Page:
Let us assume that every resistor 34 has a resistance value of AΩ, and resistor 29 has a resistance value of N·M Ω, while resistor 37 has a resistance value of A/B Ω. Application of the second law of Kirchoff to the junction of the inverting input of operational amplifier 27, together with the knowledge that the input current of an operational amplifier is practically zero, leads to:
V0 =(Vb -Vref1)·(A/B/NA)=(Vb -Vref1)(NB)-1
where V0 is the output voltage of operational amplifier 27. If NB>1, this formula represents the properties of a voltage divider. The ac amplification factor ΔVb /ΔV0 for the signals via line 15A is Z28 /Z25, where Z28 and Z25 respectively represent impedances 28 and 25. To achieve resonance-free transmission, resistors 35, 38 and capacitors 36, 39 are attuned to each other in a commonly known way to obtain:
R35 /R38 =Z1 /Z2.
This had the advantage that to obtain tuning in accordance with this formula, in principal no adjustment is required with respect to the stray capacitance of coaxial cable 26.
The resistance values of resistors 30 and 31 are selected the same as the characteristic resistor of coaxial cable 26 to obtain reflection-free termination. Capacitors 32 and 33 are included to ensure that the dc transmission is not affected by the last-mentioned resistors.
The circuit shown in FIG. 5 is especially in susceptible to interference because of the low impedance of points A-B and C-D. The noise and interference level will be low because reference voltage Vref1 /M is directly connectable, with no need for extra attenuations and, after connection, amplifications.
Subsequently, output voltage V0 is supplied via line 40 to the inverting input of a comparator 41, which is provided with a hysteresis ΔV. For the hysteresis applies:
ΔV=Vref1 -Vref2 /M
The non-inverting input of comparator 41 is connected to earth. The hysteresis is applied to ensure that control circuit 5 closes switches 3A and 3B when Vb <Vref2, as indicated in FIG. 3. The logical output signal of comparator 41 is supplied to a first input of an inverting OR gate. The second input of OR gate 42 is controlled by the control signal (Prf) which triggers TWT 2. This ensures that switches 3A and 3B are closed when Vb <Vref2 or when TWT 2 starts generating an output pulse. It is also possible that the control circuit is not supplied with the signal triggering TWT 2 because voltage Vb sinks to a value below Vref2 some time after TWT 2 starts transmitting a pulse. However, OR gate 42 is used to ensure that buffer 12 is charged at an early stage, so that it is prepared in time for the generation of a new transmission pulse by means of TWT 2.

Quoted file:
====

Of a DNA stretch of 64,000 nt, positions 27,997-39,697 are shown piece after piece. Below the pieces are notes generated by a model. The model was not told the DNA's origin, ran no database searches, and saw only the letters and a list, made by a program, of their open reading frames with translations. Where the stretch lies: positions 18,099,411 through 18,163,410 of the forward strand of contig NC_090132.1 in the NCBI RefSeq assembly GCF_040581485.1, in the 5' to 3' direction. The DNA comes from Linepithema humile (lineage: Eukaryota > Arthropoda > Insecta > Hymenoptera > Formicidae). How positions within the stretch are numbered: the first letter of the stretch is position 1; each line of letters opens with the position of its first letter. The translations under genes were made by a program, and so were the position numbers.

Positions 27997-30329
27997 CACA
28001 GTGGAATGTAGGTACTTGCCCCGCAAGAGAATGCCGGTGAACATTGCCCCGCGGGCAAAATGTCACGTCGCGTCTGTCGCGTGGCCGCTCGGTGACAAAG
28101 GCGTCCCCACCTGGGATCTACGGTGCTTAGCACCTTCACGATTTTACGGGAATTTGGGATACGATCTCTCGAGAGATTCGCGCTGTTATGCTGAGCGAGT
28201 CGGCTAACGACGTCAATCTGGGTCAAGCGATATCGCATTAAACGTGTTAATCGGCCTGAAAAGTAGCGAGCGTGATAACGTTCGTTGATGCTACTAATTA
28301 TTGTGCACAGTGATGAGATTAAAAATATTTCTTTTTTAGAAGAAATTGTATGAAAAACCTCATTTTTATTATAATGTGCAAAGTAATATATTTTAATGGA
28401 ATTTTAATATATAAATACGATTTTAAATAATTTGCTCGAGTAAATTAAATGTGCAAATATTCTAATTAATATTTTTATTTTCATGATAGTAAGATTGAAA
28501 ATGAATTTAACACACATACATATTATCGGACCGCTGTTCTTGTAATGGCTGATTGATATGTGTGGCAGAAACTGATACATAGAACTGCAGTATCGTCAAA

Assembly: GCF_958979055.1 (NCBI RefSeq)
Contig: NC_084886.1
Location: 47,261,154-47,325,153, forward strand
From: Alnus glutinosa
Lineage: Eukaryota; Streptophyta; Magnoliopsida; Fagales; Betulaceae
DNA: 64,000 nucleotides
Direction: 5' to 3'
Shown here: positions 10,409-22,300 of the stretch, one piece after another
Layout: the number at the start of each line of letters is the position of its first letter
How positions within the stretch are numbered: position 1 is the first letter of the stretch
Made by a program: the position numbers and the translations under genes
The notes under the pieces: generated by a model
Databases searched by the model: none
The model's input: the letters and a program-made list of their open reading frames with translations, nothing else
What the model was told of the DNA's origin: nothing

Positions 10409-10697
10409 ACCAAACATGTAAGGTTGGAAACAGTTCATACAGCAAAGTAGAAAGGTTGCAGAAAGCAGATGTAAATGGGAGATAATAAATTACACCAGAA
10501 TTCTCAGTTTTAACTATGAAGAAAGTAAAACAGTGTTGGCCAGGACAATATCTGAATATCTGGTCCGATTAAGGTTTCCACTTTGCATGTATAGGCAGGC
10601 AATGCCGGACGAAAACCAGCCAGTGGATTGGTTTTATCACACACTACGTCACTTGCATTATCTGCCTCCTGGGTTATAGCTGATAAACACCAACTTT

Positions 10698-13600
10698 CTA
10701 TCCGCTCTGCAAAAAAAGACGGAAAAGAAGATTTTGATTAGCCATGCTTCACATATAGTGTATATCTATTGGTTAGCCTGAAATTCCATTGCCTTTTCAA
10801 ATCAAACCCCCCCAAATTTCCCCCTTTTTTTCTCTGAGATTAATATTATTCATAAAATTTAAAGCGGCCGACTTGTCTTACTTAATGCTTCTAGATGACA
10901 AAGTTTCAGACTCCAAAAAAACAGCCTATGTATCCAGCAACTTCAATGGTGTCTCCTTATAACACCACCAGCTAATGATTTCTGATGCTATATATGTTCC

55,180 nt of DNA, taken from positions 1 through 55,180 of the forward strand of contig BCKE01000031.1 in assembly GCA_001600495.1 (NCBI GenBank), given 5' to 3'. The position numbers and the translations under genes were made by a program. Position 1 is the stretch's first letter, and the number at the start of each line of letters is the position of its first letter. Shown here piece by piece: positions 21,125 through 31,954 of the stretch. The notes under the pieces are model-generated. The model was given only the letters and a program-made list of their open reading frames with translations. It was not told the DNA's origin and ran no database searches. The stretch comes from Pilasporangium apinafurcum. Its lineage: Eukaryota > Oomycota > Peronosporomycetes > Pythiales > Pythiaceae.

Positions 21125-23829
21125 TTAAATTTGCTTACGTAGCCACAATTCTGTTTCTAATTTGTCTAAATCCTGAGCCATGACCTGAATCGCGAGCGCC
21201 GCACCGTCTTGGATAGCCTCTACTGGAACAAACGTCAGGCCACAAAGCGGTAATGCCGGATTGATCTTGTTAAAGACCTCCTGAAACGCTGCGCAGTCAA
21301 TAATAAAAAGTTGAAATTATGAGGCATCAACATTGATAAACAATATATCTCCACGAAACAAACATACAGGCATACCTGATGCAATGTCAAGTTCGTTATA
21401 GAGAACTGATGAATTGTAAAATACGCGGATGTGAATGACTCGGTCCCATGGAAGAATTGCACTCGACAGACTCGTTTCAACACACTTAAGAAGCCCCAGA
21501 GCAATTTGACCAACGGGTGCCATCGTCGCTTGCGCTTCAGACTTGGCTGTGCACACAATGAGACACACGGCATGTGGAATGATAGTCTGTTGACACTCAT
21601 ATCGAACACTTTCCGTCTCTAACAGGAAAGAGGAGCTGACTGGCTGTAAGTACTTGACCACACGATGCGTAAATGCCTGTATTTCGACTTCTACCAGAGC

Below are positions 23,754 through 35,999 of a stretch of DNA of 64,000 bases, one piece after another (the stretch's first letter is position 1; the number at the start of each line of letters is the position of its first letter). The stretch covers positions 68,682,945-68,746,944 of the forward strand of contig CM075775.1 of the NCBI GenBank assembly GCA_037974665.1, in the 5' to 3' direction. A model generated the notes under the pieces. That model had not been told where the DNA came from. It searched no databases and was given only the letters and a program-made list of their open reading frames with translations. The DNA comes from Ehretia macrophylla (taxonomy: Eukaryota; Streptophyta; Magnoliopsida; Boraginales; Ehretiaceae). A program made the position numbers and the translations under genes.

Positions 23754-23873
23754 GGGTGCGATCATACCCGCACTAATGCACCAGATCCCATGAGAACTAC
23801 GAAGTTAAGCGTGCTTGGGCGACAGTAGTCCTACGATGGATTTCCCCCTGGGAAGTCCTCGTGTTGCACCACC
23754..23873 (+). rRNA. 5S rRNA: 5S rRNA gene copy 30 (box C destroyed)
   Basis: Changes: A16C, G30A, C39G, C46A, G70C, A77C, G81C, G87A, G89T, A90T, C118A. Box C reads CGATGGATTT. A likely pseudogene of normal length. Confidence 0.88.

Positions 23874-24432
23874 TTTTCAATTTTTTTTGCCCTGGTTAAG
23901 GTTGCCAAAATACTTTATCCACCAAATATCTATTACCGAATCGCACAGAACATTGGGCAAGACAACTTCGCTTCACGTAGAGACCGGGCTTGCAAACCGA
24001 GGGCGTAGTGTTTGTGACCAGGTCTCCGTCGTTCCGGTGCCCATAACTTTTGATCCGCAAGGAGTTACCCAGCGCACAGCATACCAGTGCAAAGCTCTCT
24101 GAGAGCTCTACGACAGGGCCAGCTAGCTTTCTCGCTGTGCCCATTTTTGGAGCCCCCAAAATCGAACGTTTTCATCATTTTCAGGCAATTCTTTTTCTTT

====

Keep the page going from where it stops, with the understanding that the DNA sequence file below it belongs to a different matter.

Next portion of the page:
Finally, the output signal of OR gate 42 is supplied to two identical amplifiers 43A and 43B, which control switches 3A and 3B via lines 4A and 4B respectively.
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|Citing Patent||Filing date||Publication date||Applicant||Title|
|US5079484 *||Nov 27, 1989||Jan 7, 1992||Thomson-Csf||Voltage-regulated supply, notably for microwave tubes|
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|U.S. Classification||327/530, 315/39, 315/39.3, 315/209.00R, 327/178, 315/3.5|
|International Classification||H01J23/34, G01S7/282, H02M3/28, H01J23/24, H03B9/08, H03K3/53, G01S7/28|
|Cooperative Classification||H03B9/08, H02M3/28|
|European Classification||H02M3/28, H03B9/08|
|Jul 10, 1989||AS||Assignment|
Owner name: HOLLANDSE SIGNAALAPPARATEN B.V., NETHERLANDS
Free format text: ASSIGNMENT OF ASSIGNORS INTEREST.;ASSIGNOR:BUIKEMA, WOLTER;REEL/FRAME:005123/0838
Effective date: 19880531
|Jun 17, 1993||FPAY||Fee payment|
Year of fee payment: 4
|Jun 5, 1997||FPAY||Fee payment|
Year of fee payment: 8
|Jun 20, 2001||AS||Assignment|
Owner name: THALES NEDERLAND B.V., NETHERLANDS
Free format text: CHANGE OF NAME;ASSIGNOR:HOLLANDSE SIGNAALAPPARATEN B.V.;REEL/FRAME:012134/0576
Effective date: 20010409
|Aug 28, 2001||REMI||Maintenance fee reminder mailed|
|Feb 6, 2002||LAPS||Lapse for failure to pay maintenance fees|
|May 9, 2006||FP||Expired due to failure to pay maintenance fee|
Effective date: 20020206